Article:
• Know all your local access roads and understand that some may be blocked by debris or water. Have an alternate route. Stay informed or road and highway conditions by visiting the Riverside County Transportation Department's website at and Caltrans' website at The California Highway Patrol partnered with the Idyllwild Fire Department and the Idyllwild Snow Group in producing a safety video when driving in snow and winter conditions. Please view the video here:
  •   Learn about debris flows by reading these Frequently Asked Questions. Their dangers are different than the water and mud of typical storms. Click here for Spanish Frequently Asked Questions. 
  • Flood insurance: Most homeowners insurance does not cover floods or flows from natural disasters. Make sure your home is protected. Refer to the National Flood Insurance Program website at Act now. Most flood insurance policies take up to 30 days to go into effect.
  • Have an emergency plan and a disaster kit ready to go. For more information, click here


  • Leave before any flows begin, this the only safe time to leave. If debris flows, mud or water are already flowing, get higher than the flow, such as going to the highest floor in your home.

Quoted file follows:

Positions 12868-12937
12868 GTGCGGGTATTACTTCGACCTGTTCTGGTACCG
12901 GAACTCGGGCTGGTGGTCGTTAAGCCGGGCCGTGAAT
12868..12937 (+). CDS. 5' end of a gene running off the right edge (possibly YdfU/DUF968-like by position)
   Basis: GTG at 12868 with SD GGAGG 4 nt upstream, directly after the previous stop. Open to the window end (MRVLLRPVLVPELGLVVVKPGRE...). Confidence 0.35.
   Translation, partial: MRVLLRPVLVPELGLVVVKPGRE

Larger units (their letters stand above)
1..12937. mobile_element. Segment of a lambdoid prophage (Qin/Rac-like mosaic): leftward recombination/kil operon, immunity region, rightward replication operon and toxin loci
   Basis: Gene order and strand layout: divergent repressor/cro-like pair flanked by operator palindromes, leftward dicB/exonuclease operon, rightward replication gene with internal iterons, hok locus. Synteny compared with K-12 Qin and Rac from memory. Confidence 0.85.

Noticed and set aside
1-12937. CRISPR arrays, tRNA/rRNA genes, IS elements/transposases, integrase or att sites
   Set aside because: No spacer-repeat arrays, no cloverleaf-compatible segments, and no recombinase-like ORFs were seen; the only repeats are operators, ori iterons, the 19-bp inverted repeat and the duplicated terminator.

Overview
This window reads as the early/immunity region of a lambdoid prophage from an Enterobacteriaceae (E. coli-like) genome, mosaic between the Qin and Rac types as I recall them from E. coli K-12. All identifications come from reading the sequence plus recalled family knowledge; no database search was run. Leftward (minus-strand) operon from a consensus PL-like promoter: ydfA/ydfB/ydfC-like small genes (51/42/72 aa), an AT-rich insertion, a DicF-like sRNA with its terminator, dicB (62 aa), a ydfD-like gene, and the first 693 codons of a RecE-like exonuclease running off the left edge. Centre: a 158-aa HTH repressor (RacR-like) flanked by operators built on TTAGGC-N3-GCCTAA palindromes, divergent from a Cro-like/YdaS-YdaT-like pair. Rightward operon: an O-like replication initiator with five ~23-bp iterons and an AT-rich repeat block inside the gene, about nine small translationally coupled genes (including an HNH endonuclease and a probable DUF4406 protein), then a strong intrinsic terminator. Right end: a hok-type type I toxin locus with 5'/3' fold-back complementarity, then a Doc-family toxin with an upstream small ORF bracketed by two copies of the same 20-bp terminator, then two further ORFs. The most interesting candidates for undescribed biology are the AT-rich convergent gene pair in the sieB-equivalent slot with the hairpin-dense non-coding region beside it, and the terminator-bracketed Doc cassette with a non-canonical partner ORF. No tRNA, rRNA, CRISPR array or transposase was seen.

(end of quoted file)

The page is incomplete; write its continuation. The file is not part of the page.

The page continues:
• Heed all evacuations. Evacuations Warnings will be issued for at-risk areas 24-48 hours before an expected storm. As stated above, the safest time to leave is before any flow begins. Evacuation Orders will be issued 6-12 hours before the storm.
  • Monitor official weather reports and heed weather alerts. Understand that the weather where you are can be different than back in the mountains where the flows start. 
  • Never drive or walk into flood waters, mud or debris, and never go around barricades. It is impossible to know how deep the water or mud is just by looking at it and the depth can change quickly.
  • Protect your property structures with sandbags and other methods to divert water from entering structures and reduce erosion on your property. Visit to see a list of local fire station offering limited and unfilled sandbags and sand. Read the County's new Flood Guide for Homeowners to learn about protecting your home and property.
  • As always, in case of emergency, dial 9-1-1. 

Burn Assessment Reports 

A team of experts from State and Federal agencies evaluated the soil impacts after the Holy and Cranston Fires. Read the reports below to review recommendations for public agencies and property owners.



Official Sources of Information